A new documentary by BBC Africa Eye evidences the widespread use of a torture technique called “Tabay” by police and security forces in Nigeria, three years after the practice was officially outlawed. This includes children who have been tortured during interrogation and as punishment.
Tabay involves tying the victim’s arms, and in some cases feet, behind their back in a way that cuts off blood flow and forces limbs into angles that become increasingly agonising over a number of hours. Sometimes the victim is also hung above a fire or weighed down with a concrete or wooden block to intensify the pain.
Evidence from antiquity suggests Tabay has been used to torture captives in North Africa for millennia, but its recent spread through the rest of the continent provides a grim if fascinating map of military and rebel allegiances over the past few decades. Some Nigerian soldiers told BBC Africa Eye that they first encountered Tabay during peacekeeping missions in Sierra Leone in the late 1990s, where it was used by rebel groups to extract information from captives, including soldiers.
The Nigerian troops appear to have adopted these same torture methods when interrogating Sierra Leonean and Liberian rebels and suspects, and then continued the practice back home in Nigeria, where it spread throughout the security services. The rebels, in turn, say they learned Tabay in training camps run by Colonel Gaddafi. The Libyan revolutionary leader turned dictator, who was killed during the Arab Spring uprising in 2011, also trained rebel soldiers in Chad and Eritrea – who have, too, since been discovered to have used the torture technique.
Pushed too far, Tabay can be lethal; in 2014, a senior police officer who is still serving in the country’s notoriously vicious Special Anti-Robbery Squad (SARS) was implicated in the death of Hassan Alfa, a 24 year man who was tortured in custody and later died of his injuries. Even after Alfa’s family brought a successful civil case against SARS, the officer, Yusuf Kolo, received no punishment and was instead promoted, twice.
Also in 2014, Amnesty International reported that the Nigerian government’s Joint Task Force, which encompassed personnel from the army and police and other security services, were exploiting the State of Emergency declared in response to Boko Haram attacks to arrest and torture suspects without charge or access to legal counsel. Amnesty found evidence of torture as a war crime on both sides of this armed conflict, with some detainees having died in detention during or after their ordeal.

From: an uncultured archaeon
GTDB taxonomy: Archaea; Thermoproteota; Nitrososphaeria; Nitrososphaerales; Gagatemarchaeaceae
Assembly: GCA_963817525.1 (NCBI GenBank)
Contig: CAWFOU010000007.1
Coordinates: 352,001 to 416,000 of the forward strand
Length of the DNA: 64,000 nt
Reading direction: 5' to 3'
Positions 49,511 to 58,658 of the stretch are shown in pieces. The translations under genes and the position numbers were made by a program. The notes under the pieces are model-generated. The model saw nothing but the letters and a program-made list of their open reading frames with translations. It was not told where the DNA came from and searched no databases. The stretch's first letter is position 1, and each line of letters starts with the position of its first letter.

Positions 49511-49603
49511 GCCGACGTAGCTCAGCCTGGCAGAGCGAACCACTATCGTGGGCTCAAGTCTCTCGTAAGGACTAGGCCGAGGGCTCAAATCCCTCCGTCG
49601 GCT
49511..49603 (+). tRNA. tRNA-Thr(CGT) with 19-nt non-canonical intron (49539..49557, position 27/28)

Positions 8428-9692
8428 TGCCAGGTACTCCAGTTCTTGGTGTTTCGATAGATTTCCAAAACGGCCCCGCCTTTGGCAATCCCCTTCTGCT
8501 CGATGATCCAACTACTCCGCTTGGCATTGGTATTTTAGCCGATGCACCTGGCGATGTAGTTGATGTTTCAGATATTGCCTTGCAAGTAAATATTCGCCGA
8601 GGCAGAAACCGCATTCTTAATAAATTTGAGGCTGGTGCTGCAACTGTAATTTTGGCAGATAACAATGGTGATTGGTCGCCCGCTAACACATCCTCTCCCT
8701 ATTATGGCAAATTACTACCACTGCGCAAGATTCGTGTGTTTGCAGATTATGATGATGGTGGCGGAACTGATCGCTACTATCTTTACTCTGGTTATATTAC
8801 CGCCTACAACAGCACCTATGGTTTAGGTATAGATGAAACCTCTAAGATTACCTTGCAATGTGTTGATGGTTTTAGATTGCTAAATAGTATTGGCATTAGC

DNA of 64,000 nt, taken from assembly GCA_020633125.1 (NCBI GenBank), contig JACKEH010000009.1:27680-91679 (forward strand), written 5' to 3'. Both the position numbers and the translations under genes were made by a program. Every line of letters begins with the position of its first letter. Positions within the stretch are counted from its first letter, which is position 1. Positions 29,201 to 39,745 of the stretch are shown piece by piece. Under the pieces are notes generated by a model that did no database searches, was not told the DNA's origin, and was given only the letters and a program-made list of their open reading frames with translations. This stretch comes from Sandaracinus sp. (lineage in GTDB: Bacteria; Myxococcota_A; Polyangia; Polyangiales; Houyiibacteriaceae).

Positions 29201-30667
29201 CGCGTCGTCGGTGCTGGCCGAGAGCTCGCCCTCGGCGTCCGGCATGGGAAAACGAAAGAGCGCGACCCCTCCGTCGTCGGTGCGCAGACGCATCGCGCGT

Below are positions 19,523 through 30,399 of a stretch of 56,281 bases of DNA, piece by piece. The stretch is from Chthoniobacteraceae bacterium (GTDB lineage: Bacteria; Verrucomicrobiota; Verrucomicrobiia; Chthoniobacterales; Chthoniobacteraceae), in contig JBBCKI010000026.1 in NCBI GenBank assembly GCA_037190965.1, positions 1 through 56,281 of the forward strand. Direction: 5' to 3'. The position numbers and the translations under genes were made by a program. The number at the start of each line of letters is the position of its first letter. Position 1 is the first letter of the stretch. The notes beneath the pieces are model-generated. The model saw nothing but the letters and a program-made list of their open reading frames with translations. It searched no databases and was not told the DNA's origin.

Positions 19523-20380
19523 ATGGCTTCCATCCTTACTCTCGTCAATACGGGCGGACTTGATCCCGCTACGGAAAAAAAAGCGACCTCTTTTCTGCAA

Nigeria’s 2017 Anti-Torture Act banned torture in all its forms, but eyewitness accounts and a slew of photographic and video evidence suggests that Tabay is still used frequently, and sometimes fatally, by the authorities. Despite this, human rights lawyer Justus Ijeoma told BBC News Africa that, more than two years on, the anti-torture laws have never been used.
Indeed, justice for victims of torture is scarce. Even in rare cases where authority figures are called to account and convicted, punishments have been mild. Four members of the Joint Task Force who were filmed torturing two young boys in 2019 were charged with “causing harm”, leading to prison time of just three months; had they been tried under the Anti-Torture Act, this could have seen them sentenced to up to 25 years. The boys, meanwhile, say that the physical and psychological damage of their ordeal prevents them living a normal life or attending school.
Responding to the BBC Documentary, Acting Director of Defence Information, Brigadier-General Onyema Nwachuku said that the Nigerian army had endeavoured to improve pre-deployment training of security personnel and does “not condone unprofessional conduct,” but implied that most torture cases were actually carried out by Boko Haram “terrorists” posing as Nigerian soldiers in order to turn public sentiment against the army.
Lead photo by Colby Ray